Tiburón -Shark- Žralok

Tiburón -Shark- Žralok: Writing Cooking Traveling

Tuesday, October 13, 2009

5 am: Thinking About Anise

I woke up around 4:30 am and could not go back to sleep. There's a somewhat ambitious project coming my way later today which is keeping me up. It involves 4 hours of work (ok, 2 1/2 of those require me to do nothing and I could even just let the thing happen overnight, but still, 4 hours!!!), it needs to be photographed and then written about, and then eaten. It involves a spice that is all but new to me, anise seeds. I've only ever known anise as a liqueur used in Spanish cooking so the the smell of these little seeds brings me visions of Roscón and Easter and the taste of sweet licorice embedded in a warm sweet bread encrusted in sugar and dotted with dried fruit and almonds. Spanish cooking at its very best. What I plan to make is only once removed from that. Its a Mexican sweet bread called Pan de Día de los Muertos (or Day of the Dead Bread). I'll post about it tomorrow when I make it.

Now I'm not doing this for myself. Squash and blue cheese pizza, I do for myself. Homemade whole wheat bread, I do for myself. Apple crisp, I do for myself. This is a project for work, which is another reason I'm up thinking about anise. I'm mentally writing my article, having decided on a new approach to this once annoying, now approaching cool website I work for called Fabulous & Frugal. At this point its smeared with enough of my writing that I'm starting to care for it. I'm particularly proud of my beer article and Part Two of the Student Loans trilogy (I don't pick the titles). So I want to start applying what I learned during my food writing course and start to incorporate structure into my articles as mindfully as I would if I were writing something for the New York Times (no, I'm not comparing Fab & Fru to the New York Times, one is my current place of employment, the other an aspiration, ok?). Lede, nutgraf, body, close.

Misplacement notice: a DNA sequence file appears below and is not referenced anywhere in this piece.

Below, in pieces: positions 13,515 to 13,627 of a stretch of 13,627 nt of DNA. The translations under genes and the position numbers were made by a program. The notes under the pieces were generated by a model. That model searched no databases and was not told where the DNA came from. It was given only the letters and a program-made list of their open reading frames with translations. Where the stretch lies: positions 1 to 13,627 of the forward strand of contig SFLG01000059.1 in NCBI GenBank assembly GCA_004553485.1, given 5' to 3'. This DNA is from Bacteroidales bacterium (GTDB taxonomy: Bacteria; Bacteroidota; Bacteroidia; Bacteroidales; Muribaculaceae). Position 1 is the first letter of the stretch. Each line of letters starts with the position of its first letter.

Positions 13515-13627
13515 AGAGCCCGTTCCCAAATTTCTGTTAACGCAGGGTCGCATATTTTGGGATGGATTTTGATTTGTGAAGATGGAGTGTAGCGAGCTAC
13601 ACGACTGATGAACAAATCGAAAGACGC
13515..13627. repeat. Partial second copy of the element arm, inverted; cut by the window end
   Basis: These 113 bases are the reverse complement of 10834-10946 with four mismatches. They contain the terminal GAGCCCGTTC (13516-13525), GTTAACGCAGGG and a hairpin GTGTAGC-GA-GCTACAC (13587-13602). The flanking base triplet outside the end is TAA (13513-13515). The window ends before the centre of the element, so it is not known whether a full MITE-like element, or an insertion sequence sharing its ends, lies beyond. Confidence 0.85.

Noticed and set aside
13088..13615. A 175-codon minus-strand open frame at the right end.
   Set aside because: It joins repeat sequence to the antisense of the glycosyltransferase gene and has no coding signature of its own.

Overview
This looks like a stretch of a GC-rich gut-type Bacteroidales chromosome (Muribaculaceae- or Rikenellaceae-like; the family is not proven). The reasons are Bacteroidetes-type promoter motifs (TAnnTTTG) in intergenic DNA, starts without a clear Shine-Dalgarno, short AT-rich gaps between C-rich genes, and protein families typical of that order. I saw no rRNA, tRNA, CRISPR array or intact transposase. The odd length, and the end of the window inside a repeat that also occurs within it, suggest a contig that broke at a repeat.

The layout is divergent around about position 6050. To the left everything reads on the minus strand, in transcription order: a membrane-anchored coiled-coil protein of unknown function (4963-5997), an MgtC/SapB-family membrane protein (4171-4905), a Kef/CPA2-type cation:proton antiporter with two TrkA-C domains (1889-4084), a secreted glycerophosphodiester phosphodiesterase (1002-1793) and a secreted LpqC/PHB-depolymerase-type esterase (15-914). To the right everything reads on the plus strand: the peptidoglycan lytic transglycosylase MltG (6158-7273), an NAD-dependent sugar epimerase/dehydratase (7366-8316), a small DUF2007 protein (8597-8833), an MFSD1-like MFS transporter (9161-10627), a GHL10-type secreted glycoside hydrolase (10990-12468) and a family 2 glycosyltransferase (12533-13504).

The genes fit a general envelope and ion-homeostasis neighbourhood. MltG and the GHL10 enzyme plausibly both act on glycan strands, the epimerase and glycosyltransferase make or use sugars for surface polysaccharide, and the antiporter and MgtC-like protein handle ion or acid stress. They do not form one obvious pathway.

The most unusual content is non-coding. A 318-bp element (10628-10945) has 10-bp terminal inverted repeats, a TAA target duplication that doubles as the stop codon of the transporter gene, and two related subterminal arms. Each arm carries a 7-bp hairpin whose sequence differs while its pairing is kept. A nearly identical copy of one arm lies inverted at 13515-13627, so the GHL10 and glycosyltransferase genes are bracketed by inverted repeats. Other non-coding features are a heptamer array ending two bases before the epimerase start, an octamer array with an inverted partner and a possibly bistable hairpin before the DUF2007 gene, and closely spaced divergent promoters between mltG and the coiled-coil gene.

While thinking about the lede I realized something that makes Day of the Dead Bread particular, specially when made within the context of American culture: its sweet (and it contains anise, but that's what makes it particular to me). Even Jewish Challah and Americanized French Croissants don't quite make it to the sweetness level inherent in Iberian and Hispanic sweet breads. Roscón is a classic example. My best friend's mother, originally from Galicia, makes these bread cakes every Easter and every Three Kings Day. The texture is bready and flaky but the intensity is that of pastry glazed with granulated sugar and liqueur because even confectioner's sugar would be too light. Not that confectioner's sugar doesn't have its place. Take the Puerto Rican majorca, even when you eat it with ham and cheese its still sprinkled with white dusty sugar. The Portuguese have their own sweet bread, Massa Sovada, and like Roscón and Day of the Dead Bread, its baked mostly for Easter and Christmas. I would say, though, that Massa Sovada is closer to Puerto Rican Pan Sobao, a bread that's sweet but still more bread than cake. In any case, both are still sweeter than anything found in the American spectrum of breads. [Correction: I glanced at the backcover of my latest issue of Cook's Illustrated and prominently displayed was the Louisiana King Cake, an American version of Roscón doused in sprinkles for Mardi Gras.]

Since bread-making has become my new thing lately-- so far I've made two pizzas, 5 loaves of 100% Whole Wheat Bread and all but one have been light, sweet, and very good, two loaves of beer bread, and two loaves of something that wanted to resemble a baguette but wasn't sure how-- now I'm going to enter that netherworld of the cake-bread hybrid. Luckily, I'm not starting with the ones I know and love, the ones from home for which I have high expectations that can never be met (its me, not the recipe, take for example my disastrous experience with Sazón, the Puerto Rican restaurant that although good, wasn't up to snuff with my expectations; even the coffee I make here doesn't taste like coffee back home even though my mom ships me Yaucono and my favorite gourmet stuff that comes straight from the plantations in Yauco and Lares). When entering undiscovered territory you might as well go all the way so I'm starting in Mexico, with a tablespoon of anise seeds.

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